6 signs that a pub serves the best Guinness in town

Guinness is one of those drinks that can be unbelievable if done correctly or horrible if not. If you are cautious about your Guinness drinking and want to ensure you get a perfect pint every time you go out, look out for the following signs.

1. Loads of people in the pub are drinking it

When you walk into the pub, have a look around. Guinness is one of the most popular drinks in Ireland so if there are loads of people drinking Guinness, then it must be good. Plus, if the Guinness is flowing then it will be fresher as it is less likely to be sitting in a barrel for weeks.

2. The bartender recommends it

The bartender will probably not admit that the Guinness isn’t good if it is not. If they say “it is alright,” this usually means it is a bad pint of Guinness. So when you ask them if it is good, analyse their response. If they say proudly that it is good then you can be assured that you’ll get a good pint. Anything less than proud enthusiasm, don’t risk it!

3. It is poured correctly

Fergal Murray, master brewer and global brand ambassador for Guinness, outlined the how Guinness should be poured. If it is poured exactly how it is outlined below, then you could be in for a great pint.

Step 1: Take a clean, dry, branded Guinness glass. The branding on the glass is not just for decoration but will help you with your measurements.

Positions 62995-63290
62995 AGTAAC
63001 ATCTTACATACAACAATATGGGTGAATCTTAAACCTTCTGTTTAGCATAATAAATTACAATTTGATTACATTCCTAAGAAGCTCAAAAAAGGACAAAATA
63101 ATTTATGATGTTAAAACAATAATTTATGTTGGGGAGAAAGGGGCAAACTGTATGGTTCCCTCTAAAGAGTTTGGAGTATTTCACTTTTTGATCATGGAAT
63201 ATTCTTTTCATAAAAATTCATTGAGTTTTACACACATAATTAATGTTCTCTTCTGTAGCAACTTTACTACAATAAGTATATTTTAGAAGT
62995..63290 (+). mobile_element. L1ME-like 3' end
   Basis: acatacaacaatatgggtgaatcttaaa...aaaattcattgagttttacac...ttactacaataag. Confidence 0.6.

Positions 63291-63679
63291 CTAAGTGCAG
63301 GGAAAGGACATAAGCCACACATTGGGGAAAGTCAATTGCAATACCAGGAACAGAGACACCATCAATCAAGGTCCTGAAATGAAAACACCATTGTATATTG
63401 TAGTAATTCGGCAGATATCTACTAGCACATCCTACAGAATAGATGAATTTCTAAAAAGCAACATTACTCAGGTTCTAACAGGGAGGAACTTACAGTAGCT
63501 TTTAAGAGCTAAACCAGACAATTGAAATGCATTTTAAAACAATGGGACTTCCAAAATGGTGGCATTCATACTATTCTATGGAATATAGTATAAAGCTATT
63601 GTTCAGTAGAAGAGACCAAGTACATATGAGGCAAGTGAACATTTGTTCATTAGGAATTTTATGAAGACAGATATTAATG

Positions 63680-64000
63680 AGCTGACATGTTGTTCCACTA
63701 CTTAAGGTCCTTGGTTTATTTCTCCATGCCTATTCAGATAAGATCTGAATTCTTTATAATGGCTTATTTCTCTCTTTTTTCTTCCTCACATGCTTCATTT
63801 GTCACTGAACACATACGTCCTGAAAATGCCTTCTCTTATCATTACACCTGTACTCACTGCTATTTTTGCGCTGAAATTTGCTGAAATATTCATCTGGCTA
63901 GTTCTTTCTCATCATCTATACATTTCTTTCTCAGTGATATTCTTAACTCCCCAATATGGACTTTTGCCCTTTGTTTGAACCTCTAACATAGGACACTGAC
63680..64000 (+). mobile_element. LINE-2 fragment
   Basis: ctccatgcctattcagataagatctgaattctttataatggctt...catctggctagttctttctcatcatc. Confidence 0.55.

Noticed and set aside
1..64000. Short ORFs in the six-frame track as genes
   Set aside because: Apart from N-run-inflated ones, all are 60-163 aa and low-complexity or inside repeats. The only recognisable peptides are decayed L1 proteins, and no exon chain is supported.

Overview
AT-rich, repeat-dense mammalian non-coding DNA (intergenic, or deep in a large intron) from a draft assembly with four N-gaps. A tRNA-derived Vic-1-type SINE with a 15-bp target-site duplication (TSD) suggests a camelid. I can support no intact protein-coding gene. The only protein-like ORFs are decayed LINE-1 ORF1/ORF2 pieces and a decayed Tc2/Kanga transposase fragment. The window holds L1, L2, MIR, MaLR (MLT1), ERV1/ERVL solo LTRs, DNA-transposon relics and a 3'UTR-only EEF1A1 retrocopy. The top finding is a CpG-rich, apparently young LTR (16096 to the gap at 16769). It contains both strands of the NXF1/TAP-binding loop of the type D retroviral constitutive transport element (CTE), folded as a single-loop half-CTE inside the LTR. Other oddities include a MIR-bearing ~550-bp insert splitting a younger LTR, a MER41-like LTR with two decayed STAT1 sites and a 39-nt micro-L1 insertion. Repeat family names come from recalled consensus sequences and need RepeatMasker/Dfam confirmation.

Step 2: Hold the glass at a 45-degree angle, which will give the liquid a chance to bounce off the side of the glass so that it doesn’t create any big “frog eye” bubbles.

Step 3: With a steady, gentle flow, pull the tap towards you and aim the liquid at the harp logo. Once the liquid reaches the bottom of the harp, tilt the glass slowly upright. Once the liquid comes to the top of the harp, slowly stop pouring.

Step 4: Present the glass to the customer to observe the fourth step, the iconic surge and settle. As the nitrogen in the liquid is agitated, 300 million tiny bubbles will travel down the outer edge of the glass and back up the centre to form the creamy head. Once settled, the word “Guinness” should have black liquid behind it, and the head should be between the top and bottom of the harp.

Step 5: Holding the glass straight, push the tap away from you, which opens the valve 50 per cent less, to avoid spoiling the head. Bring the level of the head to the rim of the glass. The head should be between 18 and 20mm.

Step 6: Present the perfect pint of Guinness to your customer.

4. The white stays on the glass after the Guinness is drank

If the white head follows the drink as it goes down and stays on the glass, this is usually a good sign you’ve found a good pint.

5. The head is extremely creamy

Have a look around the bar. If the Guinness heads look very creamy, then this is usually a great sign that the Guinness is good.

6. The bartender puts a shamrock on top

A good bartender will be able to do this. If they do it, then you can be assured that they take pride in their Guinness-pouring skills and chances are, they know how to pour a good pint!

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